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Richard, one of our volunteers, writes the following…

The American Major Olmsted’s contemplation of his own death on active service sent me searching for an example from an earlier conflict.

When a young naval lieutenant, David Tinker, was sent to the Falklands he requested that if he were to be buried in earth the following be inscribed on his grave: 

“He wears
The ungathered blossom of quiet; stiller he
Than a deep well at noon, or lovers met,
Than sleep, or the heart after wrath. He is
The silence following great words of peace.”

Although Lt Tinker was familiar with the work of Wilfred Owen (whose unsentimental war poetry has been more in favour in modern times), it is interesting to note that the quotation is from the work of a poet often regarded as more idealistic and patriotic, Rupert Brooke’s ‘Fragments written during the voyage to Gallipoli April 1915’. (see A Message from the Falklands: The Life and Gallant Death of David Tinker, Lieut. R.N., compiled in 1982 by his father, Professor Hugh Tinker).

                             

Damage to the port side and helicopter hangar HMS GLAMORGAN caused by an Argentine Exocet missile on 12 June 1982.In the event, David Tinker was killed by the Exocet attack on HMS GLAMORGAN on 12 June 1982, and buried at sea with twelve of his comrades the same day. 

                          

Consequently, it is only with the recent unveiling of the Armed Forces Memorial that he is officially commemorated, although he appears on local memorials at Great Hampden (Buckinghamshire) and Clungunford (Shropshire).  The losses on HMS GLAMORGAN are commemorated by a window in Portsmouth Cathedral and on the Falklands Naval memorial on Plymouth Hoe.

  

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The photograph above shows the damage to the port side and helicopter hangar of the destroyer HMS GLAMORGAN caused by an Argentine Exocet missile on 12 June 1982.  The missile was launched from a land-based mobile launcher near Port Stanley, some 18 miles away. Radar systems failed to detect the missile but in the few seconds available after making visual contact, GLAMORGAN was able to turn rapidly and the missile struck the hangar instead of the ship’s side. Thirteen lives were lost but the damage failed to put GLAMORGAN out of action, making her the first British warship to survive an Exocet missile strike.

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Gordon, one of our volunteer fieldworkers writes…

For a while now I have had an interest in inscriptions and one in particular. When I was recording our local memorials some years ago, I noticed in our local parish church the Latin inscription “Dulce et decorum est pro patria mori” which means “It is a sweet and glorious thing to die for one’s country“. The quotation comes from the 1st Century Latin poet Horace.

Portrait of Wilfrid Owen (Neg Q 79045)At first I did not think too much about it, until my wife who is a good Latin scholar, reminded me about the poem written by the First World War soldier Wilfred Owen (1895 -1918). His poem is titled “Dulce et Decorum est” in which he mocks this sentiment. On reflection I agree with Owen’s view.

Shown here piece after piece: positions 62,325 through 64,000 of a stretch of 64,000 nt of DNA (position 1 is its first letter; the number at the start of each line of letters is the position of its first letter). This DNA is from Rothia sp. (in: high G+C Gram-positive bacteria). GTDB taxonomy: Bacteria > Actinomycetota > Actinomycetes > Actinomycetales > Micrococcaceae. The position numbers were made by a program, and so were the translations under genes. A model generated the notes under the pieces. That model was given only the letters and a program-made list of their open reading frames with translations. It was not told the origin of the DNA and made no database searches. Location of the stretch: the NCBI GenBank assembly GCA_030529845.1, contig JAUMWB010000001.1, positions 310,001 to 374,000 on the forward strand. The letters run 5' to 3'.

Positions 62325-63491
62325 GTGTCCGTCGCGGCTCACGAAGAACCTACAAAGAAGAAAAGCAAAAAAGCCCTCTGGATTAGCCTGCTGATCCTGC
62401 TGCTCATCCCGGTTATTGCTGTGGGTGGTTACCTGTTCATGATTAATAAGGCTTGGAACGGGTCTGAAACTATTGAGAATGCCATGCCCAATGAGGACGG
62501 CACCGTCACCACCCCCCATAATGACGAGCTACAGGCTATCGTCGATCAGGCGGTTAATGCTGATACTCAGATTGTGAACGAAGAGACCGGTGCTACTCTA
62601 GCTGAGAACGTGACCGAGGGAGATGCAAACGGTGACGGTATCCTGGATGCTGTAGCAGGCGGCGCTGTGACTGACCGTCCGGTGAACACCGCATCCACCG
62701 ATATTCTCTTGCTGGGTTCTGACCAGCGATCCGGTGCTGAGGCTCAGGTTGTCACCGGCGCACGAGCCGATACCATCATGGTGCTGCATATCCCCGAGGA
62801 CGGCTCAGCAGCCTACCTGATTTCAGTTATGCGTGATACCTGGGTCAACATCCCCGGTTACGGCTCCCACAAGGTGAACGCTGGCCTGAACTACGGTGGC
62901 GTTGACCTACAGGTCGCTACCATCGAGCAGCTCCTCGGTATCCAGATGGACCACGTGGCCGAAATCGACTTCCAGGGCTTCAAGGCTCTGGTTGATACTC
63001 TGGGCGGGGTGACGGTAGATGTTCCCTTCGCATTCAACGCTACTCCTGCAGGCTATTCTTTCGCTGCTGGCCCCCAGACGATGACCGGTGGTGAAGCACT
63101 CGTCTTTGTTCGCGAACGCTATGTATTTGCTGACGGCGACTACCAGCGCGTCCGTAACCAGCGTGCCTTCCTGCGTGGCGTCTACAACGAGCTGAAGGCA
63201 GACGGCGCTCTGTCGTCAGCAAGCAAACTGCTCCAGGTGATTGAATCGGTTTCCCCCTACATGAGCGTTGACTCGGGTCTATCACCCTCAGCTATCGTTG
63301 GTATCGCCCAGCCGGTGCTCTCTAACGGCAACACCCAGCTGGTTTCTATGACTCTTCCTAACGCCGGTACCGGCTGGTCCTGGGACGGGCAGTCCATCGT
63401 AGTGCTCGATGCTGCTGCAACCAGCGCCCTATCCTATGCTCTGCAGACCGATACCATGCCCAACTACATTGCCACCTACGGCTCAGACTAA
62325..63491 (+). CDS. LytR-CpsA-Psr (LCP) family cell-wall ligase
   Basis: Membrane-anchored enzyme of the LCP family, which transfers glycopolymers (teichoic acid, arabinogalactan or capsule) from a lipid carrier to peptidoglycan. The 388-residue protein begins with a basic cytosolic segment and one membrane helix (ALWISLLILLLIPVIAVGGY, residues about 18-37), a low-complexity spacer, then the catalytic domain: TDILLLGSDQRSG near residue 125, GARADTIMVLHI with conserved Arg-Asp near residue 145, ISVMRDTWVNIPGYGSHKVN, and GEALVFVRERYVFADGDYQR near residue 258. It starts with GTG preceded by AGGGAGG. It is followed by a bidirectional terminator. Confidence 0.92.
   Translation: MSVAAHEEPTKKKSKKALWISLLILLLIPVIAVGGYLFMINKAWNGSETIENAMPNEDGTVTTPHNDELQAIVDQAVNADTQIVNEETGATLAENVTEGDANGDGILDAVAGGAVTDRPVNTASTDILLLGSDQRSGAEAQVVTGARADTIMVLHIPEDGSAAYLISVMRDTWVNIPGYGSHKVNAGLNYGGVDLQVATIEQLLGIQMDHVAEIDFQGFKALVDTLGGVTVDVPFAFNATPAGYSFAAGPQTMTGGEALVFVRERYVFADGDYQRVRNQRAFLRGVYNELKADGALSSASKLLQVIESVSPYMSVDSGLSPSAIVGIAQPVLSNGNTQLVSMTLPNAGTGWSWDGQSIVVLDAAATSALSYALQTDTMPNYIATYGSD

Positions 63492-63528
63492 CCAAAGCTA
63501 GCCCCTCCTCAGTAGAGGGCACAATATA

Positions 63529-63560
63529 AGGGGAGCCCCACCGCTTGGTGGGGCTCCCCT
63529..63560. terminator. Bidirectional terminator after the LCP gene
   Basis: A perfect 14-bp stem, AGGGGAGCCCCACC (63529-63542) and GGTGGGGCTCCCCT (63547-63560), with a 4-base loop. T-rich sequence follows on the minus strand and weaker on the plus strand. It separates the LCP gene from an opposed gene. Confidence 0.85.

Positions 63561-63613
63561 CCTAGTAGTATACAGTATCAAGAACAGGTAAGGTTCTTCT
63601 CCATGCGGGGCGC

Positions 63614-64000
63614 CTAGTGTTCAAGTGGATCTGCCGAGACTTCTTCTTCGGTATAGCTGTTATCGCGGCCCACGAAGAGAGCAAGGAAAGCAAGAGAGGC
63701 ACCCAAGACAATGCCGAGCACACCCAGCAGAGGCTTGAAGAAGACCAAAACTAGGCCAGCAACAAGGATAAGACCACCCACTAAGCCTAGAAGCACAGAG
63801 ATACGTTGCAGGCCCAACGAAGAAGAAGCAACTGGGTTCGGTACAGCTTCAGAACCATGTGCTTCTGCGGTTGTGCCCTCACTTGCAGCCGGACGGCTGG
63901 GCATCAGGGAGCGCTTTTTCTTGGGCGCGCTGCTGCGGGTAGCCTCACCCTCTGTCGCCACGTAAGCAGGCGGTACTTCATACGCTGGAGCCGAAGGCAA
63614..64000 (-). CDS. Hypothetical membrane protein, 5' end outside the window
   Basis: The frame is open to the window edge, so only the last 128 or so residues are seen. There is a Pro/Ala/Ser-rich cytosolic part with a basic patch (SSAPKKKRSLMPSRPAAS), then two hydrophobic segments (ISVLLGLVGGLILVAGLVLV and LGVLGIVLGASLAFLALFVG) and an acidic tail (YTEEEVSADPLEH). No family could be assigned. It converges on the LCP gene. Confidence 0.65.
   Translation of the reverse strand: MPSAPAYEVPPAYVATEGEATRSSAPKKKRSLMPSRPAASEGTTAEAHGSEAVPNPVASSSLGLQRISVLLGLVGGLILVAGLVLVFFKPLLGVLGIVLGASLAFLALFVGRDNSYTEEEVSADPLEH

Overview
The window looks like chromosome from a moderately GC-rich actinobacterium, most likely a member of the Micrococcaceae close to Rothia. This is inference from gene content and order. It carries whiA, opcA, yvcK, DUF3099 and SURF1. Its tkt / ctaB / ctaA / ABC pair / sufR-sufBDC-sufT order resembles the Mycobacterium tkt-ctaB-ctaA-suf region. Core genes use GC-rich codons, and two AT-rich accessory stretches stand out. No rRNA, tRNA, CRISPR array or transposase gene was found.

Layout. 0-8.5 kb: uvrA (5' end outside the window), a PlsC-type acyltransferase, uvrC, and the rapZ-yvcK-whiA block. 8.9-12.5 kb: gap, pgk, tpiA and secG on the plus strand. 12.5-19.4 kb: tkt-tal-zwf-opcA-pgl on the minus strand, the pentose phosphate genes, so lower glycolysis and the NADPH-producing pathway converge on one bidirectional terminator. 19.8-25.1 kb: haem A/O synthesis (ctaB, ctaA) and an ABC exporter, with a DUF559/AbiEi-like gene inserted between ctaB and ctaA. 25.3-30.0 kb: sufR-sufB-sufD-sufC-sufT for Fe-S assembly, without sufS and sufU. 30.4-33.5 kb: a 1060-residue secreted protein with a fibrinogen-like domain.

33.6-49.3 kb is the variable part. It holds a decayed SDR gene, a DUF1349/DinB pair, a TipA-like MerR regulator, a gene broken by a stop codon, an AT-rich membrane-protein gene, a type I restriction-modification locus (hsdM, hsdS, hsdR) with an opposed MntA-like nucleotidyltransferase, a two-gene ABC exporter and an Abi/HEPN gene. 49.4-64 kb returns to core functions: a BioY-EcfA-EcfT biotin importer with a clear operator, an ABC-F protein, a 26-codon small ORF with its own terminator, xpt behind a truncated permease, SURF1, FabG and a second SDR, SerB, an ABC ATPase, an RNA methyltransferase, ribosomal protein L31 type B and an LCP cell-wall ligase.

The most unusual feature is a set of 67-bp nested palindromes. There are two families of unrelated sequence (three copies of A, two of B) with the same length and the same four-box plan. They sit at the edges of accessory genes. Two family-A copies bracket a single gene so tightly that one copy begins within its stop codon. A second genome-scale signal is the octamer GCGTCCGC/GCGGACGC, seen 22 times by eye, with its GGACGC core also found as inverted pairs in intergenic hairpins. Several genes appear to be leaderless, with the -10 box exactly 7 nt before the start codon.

I wondered how many memorials used this quotation and so I decided to do some desk research based on the UKNIWM database.  400 are listed on the UKNIWM site, mainly in Latin but also 8 in English.  This represents 0.75% of the total of 55,000 memorials so far recorded. Analysing the 400 I have found the following:

WW1 memorials: 275 entries
WW2 memorials: 61 entries
Other memorials: 64 entries (including Crimea, Zulu, Boer and Korean wars)

The earliest inscription I found was at Melton Constable, Norfolk, for a victim who died at sea in 1778. However it is not clear when the monument was erected. It seems many monuments were erected decades after the event. There are two monuments to French prisoners of war from the Napoleonic wars, one was erected in 1914 at Norman Cross, the other at Dartmoor prison in 1865.

The Horace quote seems to have been used for the first time around the late 18th century and then on various occasions, reaching a peak during the First World War.

I am surprised that the grand total was not a lot higher than 400. Probably more will be found among the memorials still to be recorded. I suspect that the novelty was fading after WW1, especially when Wilfred Owen’s poem became widely read. It would surprise me if this inscription is used again for recent wars. However I could be wrong.

Here are the last lines of “Dulce et Decorum Est” by Wilfred Owen:

Of vile, incurable sores on innocent tongues, –
My friend, you would not tell with such high zest
To children ardent for some desperate glory,
The old lie: Dulce et decorum est
Pro patria mori.

It would be interesting to get the opinions and thoughts of others involved in the war memorial project.